4) Article 50-51 stipulates a system of “open license” for patents. Under this system, a patent owner may publish the licensing royalty rates and a potential licensee can take on the license based on such terms by written notice. Some commentators believe such a system is no longer necessary as actually it was proven not very popular in the western world and even put in place, the patent owner should be given certain incentives such as reduction of annuities. It is possible that the Chinese government wishes to drive more patent transactions by introducing this new system but many remain skeptical whether it can really work out as designed.

5) Article 70 of the Draft provides the patent enforcement powers by the CNIPA and its local patent offices. CNIPA is proposed to have powers to handle patent infringement disputes that are of nationwide significance. While this might be interesting routes for enforcing standard essential patents, the question remains if the powers of administrative enforcement will somehow make the current patent enforcement system overly complicated. And in practice most international patent owners are still very hesitant to try out the administrative enforcement route for valid reasons. They are even more concerned with local Chinese companies potentially abusing the option of administrative enforcement against them in return based on those unexamined utility model or design patents which could be invalid by nature. For that reason, many of them suggest that the local patent offices’ power of administrative enforcement should be reasonably limited, and people should rely on courts more for patent dispute resolution.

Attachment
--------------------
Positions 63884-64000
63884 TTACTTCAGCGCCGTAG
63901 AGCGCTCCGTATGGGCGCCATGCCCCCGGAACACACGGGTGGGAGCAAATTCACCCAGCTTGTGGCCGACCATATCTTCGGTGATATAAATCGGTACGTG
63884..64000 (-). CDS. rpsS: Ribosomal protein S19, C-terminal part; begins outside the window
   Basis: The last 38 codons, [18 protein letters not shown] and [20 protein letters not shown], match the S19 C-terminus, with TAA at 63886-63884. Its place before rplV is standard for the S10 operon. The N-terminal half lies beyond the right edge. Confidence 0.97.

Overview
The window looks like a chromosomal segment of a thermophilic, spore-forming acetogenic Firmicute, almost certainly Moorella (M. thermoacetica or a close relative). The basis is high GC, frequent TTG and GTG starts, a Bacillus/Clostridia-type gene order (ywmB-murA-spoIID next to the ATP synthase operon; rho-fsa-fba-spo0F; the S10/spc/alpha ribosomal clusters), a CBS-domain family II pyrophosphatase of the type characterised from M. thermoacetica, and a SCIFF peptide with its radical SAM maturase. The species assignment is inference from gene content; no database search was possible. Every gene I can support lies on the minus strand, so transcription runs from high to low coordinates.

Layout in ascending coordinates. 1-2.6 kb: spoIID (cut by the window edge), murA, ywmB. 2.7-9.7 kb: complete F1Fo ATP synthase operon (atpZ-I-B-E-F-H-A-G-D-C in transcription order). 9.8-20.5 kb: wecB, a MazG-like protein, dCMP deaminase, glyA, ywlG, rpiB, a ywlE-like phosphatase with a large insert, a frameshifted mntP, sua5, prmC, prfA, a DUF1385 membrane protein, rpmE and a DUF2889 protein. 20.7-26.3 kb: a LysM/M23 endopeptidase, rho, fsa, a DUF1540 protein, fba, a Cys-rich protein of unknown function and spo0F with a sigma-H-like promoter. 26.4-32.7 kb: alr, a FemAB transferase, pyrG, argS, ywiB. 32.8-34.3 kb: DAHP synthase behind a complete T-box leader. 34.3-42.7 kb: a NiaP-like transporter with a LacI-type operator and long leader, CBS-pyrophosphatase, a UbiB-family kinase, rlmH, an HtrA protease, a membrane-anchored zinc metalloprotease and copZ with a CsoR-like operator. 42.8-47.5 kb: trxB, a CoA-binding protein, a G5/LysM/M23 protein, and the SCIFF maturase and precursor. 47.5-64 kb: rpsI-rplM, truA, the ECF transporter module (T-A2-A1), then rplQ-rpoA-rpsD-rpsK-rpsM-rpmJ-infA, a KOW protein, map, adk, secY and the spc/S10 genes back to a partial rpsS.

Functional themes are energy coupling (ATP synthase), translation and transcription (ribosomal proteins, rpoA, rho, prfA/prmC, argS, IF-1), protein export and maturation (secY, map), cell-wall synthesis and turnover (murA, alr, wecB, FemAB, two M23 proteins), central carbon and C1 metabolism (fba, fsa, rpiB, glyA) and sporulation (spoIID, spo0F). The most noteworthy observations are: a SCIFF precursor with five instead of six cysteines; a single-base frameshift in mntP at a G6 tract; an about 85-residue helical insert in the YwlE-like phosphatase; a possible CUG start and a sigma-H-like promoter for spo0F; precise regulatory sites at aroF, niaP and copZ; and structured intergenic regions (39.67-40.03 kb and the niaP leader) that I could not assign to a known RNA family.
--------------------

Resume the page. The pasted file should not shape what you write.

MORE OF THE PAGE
6) Article 72 of the Draft provides one to five times punitive damages for willful infringement. But the issue of willful infringement is not addressed. The Draft proposes to increase the statutory damages to 5 million RMB with a minimum of RMB 100,000 and clarify a shifting of the burden of proof to the defendant under a duty to cooperate in providing relevant information in order to determine the amount for compensation. Similar rules are already in the trademark law.

Some academics and practitioners really hope that this round of amendment may clearly define the issues of secondary infringement, clarify the exhaustion issue of method claims, and add in the protection of partial designs. Other opinions believe that the Supreme Court has already set out exploratory rules in this area and the legislature could watch out more time before codifying such rules.

More importantly, many people are calling for restructuring the invalidation proceeding as a quasijudiciary proceeding such that only one judiciary review is sufficient. Right now, the judiciary review of the invalidation result at the Patent Review Board (PRB) is considered as administrative litigation. Practically speaking, the PRB always sits as a co-defendant with either the petitioner or the patent owner in the judiciary review. And two levels of judiciary review are required and most of the time the decisions are simply remanded for additional consideration, resulting in significant waste of time. With the establishment of the Supreme Court’s IP Court, there is a hope that the future decisions of PRB may directly appeal to the new court. If this suggestion is accepted, the fight over patent validity will dramatically expedite.

Between now and April are critical to the finalization of the amendments. Hopefully, the opinion from the domestic and international community will make some difference.